Foreign Aid to Help Prevent Moldova from Slipping into a Political Crisis?

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Anton Șveț
Recent political scandals, resounding resignations and coups are mainly economic in nature. The Moldovan authorities have also failed to cope with the crisis, but international partners have so far done their best to blur the government’s economic policy deficiencies with what they call helicopter money. But will this enthusiasm last long, given their own problems?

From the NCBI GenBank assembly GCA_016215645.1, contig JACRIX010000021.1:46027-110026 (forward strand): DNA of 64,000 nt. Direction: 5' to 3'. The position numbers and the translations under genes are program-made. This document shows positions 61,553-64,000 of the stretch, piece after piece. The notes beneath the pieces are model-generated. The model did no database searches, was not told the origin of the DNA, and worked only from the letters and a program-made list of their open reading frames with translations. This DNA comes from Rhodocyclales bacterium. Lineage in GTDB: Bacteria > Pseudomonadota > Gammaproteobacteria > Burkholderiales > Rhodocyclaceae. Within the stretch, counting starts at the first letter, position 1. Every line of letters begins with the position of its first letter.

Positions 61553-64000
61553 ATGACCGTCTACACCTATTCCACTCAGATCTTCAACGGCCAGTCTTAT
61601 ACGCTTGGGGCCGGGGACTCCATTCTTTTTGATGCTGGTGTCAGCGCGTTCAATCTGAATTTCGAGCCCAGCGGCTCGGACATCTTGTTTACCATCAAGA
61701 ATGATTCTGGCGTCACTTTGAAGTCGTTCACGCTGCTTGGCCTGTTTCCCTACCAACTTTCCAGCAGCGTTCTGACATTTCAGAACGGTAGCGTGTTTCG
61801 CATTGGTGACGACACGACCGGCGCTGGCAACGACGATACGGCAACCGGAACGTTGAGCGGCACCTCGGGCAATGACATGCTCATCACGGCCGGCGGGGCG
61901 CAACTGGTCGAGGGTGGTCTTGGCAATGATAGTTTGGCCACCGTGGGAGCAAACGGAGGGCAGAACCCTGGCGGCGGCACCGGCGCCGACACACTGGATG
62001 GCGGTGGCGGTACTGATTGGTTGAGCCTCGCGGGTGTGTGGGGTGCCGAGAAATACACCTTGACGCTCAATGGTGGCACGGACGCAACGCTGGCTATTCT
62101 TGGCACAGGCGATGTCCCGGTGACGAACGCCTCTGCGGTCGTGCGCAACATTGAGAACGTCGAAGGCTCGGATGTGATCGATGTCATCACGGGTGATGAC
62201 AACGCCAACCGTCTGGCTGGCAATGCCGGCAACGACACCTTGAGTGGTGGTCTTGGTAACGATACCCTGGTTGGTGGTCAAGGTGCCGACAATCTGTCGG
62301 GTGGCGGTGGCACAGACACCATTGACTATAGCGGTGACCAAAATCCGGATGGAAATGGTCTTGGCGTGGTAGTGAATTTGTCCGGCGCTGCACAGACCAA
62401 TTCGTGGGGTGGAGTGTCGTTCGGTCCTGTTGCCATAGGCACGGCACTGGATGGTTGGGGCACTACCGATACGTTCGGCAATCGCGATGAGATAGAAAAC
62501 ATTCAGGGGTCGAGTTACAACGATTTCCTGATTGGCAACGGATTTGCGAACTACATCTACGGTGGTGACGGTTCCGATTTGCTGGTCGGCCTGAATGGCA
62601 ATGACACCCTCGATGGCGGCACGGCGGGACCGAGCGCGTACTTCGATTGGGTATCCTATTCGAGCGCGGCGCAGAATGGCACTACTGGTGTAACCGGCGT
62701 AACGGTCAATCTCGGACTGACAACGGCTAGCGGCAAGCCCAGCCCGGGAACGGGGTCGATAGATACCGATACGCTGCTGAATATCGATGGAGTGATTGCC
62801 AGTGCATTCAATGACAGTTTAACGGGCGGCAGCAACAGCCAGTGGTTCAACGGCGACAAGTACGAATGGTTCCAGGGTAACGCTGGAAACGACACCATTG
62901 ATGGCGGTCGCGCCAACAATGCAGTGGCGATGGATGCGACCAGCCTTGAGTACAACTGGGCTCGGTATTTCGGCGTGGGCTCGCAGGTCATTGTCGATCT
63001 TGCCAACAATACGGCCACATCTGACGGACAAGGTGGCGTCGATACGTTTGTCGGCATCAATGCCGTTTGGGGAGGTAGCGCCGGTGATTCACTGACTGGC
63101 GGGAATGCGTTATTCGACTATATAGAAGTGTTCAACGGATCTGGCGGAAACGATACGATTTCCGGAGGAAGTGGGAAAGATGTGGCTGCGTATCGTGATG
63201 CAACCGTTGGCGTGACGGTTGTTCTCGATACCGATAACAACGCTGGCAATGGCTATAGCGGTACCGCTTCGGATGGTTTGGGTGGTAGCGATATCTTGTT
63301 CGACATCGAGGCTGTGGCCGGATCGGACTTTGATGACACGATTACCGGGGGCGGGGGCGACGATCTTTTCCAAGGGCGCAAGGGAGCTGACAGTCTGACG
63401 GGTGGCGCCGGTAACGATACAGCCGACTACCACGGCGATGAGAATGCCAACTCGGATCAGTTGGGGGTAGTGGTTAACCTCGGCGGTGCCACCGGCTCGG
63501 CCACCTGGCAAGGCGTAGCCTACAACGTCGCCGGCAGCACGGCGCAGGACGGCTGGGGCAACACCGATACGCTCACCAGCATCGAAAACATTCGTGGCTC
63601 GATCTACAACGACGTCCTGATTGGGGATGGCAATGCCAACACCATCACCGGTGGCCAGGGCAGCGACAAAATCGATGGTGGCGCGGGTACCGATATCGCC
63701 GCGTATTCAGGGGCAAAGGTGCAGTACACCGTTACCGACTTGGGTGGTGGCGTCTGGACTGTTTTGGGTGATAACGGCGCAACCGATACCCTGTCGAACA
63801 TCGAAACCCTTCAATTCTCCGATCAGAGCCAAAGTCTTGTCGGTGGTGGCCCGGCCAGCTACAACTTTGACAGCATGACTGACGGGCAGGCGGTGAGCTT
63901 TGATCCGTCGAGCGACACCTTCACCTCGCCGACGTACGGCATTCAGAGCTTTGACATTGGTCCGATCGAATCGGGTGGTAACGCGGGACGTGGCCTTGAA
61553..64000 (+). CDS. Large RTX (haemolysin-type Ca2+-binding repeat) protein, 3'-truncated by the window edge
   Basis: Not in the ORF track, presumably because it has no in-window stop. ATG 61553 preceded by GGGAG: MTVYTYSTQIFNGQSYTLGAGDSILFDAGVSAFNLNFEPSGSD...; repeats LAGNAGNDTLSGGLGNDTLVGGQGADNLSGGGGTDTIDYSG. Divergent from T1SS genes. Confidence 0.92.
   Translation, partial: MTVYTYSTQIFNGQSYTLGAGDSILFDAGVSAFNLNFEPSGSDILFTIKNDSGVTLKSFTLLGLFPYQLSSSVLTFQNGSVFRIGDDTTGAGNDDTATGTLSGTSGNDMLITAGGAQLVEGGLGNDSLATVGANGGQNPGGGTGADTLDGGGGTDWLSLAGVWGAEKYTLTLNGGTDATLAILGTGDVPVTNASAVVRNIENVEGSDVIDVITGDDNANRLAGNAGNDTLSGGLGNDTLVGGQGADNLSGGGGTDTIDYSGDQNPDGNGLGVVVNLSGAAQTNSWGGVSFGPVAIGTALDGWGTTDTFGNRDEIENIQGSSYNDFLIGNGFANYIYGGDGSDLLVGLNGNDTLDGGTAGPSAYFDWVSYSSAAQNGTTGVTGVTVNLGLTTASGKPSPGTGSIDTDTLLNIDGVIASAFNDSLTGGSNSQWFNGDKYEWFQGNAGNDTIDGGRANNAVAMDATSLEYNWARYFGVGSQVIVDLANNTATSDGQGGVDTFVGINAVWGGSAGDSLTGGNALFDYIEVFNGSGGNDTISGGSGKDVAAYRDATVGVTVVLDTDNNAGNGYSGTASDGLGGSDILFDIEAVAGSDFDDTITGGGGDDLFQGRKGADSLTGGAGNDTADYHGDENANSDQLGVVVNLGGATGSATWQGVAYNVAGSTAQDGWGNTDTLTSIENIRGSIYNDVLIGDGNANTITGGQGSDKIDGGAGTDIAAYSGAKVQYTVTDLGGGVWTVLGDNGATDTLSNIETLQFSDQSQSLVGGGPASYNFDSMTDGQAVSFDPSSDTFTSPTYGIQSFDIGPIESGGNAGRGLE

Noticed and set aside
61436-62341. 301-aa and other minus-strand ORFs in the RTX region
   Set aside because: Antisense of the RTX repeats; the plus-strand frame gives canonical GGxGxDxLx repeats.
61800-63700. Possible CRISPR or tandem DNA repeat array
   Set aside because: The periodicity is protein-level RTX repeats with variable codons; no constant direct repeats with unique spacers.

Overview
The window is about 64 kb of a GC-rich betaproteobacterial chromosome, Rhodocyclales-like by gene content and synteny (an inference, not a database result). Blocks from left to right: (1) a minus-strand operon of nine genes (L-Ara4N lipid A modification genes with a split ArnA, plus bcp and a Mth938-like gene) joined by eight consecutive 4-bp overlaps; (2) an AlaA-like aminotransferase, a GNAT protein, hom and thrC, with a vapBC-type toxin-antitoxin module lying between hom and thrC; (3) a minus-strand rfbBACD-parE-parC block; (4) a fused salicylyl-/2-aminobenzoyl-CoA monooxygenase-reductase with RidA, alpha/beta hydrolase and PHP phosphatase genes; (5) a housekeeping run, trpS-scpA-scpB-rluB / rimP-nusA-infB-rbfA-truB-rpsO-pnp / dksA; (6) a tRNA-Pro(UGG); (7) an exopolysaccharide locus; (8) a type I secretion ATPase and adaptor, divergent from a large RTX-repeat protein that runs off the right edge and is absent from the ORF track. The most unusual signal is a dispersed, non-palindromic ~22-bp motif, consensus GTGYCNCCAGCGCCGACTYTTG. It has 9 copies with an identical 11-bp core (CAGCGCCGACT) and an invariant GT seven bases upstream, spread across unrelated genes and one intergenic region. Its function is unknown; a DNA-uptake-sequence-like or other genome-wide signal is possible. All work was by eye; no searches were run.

The trade, sanctions and transportation war between Western countries and Russia has had a negative impact on the global economy. Disrupted logistics, difficulties with the supply of agricultural products, fertilizers, raw materials and equipment provoked a rise in prices and shortages in the poorest markets. Rapidly rising fuel prices slow down consumption and economic growth, accelerate inflation, resulting in public discontent and social conflicts. Protest and controversy tides have already washed away the President of Sri Lanka, the much-feared Prime Minister of Great Britain, and the Prime Ministers of Bulgaria and Estonia. The political crisis has hit Italy, but its President hasn’t yet accepted the resignation of Prime Minister Mario Draghi. Our government has been very inefficient in managing the crisis situation, blaming its mistakes only on the neighboring Ukraine’s martial law. While in many ways the poor state of Moldovan economy and population can be explained by the authorities’ shortcomings and incompetence. It was the government, represented by Deputy Prime Minister Andrei Spinu, that created the formula for calculating the cost of Russian gas, the application of which almost tripled the price per cubic meter for household consumers in six months. Last week, ANRE approved a tariff of 22.26 lei. But even such an unaffordable price for households does not cover purchase prices, which leads to tariff deviations and deterioration of financial state of Moldovagaz JSC, which asked to set the tariff in the amount of almost 30 lei. That is, the government manages to destroy the gas company’s financial solvency without providing affordable prices to industrial and household consumers. The picture is no better when it comes to fuel affordability. Over the last year, the price for 92 and 95 gasoline rose by three quarters; the price for diesel almost doubled. As a result, the cost of public transport is growing in a wave triggering strikes of transport companies and conflicts of central authorities with local mayor’s offices, including those in Chisinau. At the same time, the agricultural sector suffers because it is dependent on cheap fuel and optimal logistics. However, the parliamentary commission grandly created to investigate the price hike and its possible connection with the fuel companies’ cartel collusion, reports that there is none of such, that gas stations in Moldova are not profitable, and that prices are among the lowest in Europe (forgetting to mention that excise rates are also much lower than in EU countries and, therefore, the state budget does not receive enough revenue). This year is also marked by higher inflation. Since the beginning of the year it reached 32% for consumer goods and 34% for foodstuffs. Combined with a sharp increase in the cost of utility bills (even despite the spring and summer season), numerous households exist mainly at the expense of funds received from relatives working abroad. The upsetting state of affairs in the agricultural sector stems from the lack of demand for a number of such traditional goods as fruits, vegetables, canned goods and wine shipped to Eastern markets. Products in stable demand, such as grain, are sold cheaper because of logistical expenses. Failure to stabilize wheat exports and food security concept development largely contributed to the decision of the ruling party to dismiss the Minister of Agriculture Viorel Gherciu. There are persistent rumors about a possible rotation of 2-3 more ministers. All these trends, both global and local, raise the question of the quality of governance in a critical situation and of the ways out of the impasse. In order to hold onto power without diving into another protest wave or early parliamentary elections the current leadership needs a respite, to say the least. The golden standard for our government in troubled times is to find ways to attract external subsidies. The ruling party, which has unlimited patronage from Western mentors, has simply no equal in this matter. Donor countries have even created a platform to support Moldova – the initiative came from Germany, France and Romania. At the first conference in Berlin in early April, Chisinau managed to attract a huge amount of international investments – nearly 660 million euros, though, mainly of repayable funds. Assistance in grants amounted to 108 million euros. At the second meeting of donors a few days ago Moldova collected grants worth 432 million euros. Almost 200 million more were taken out as loans. Only through this platform of assistance to Moldova, the government was able to attract a very solid amount of funds, wise use of which could stabilize the country’s budget, stimulate consumption and investment into the real sector. E.g., Germany alone has allocated 77 million euros for energy security and support for vulnerable groups and families of Ukrainian refugees. We should consider that the government has ceased to bear the substantial costs of settling numerous Ukrainian refugees, outsourcing them to relatives, local employers and, above all, international organizations, among them the ICRC and the International Organization for Migration. Back in mid-spring, citing the situation in Ukraine, the government was able to negotiate a sharp increase in IMF receipts through an expanded lending and financing mechanism – a total of 267 million euros. The government also continues to cooperate with programs and development agencies, both universal (UNDP) and country-specific. All additional expenses for the national army rearmament and border security are also covered mainly by external sources. In fact, international partners are doing their best to blur the shortcomings of the government’s economic policy with what they call helicopter money. However, how long their enthusiasm will last, given the internal problems, and whether Moldova will be able to ‘get off the needle’ and manage economic processes independently is a big question.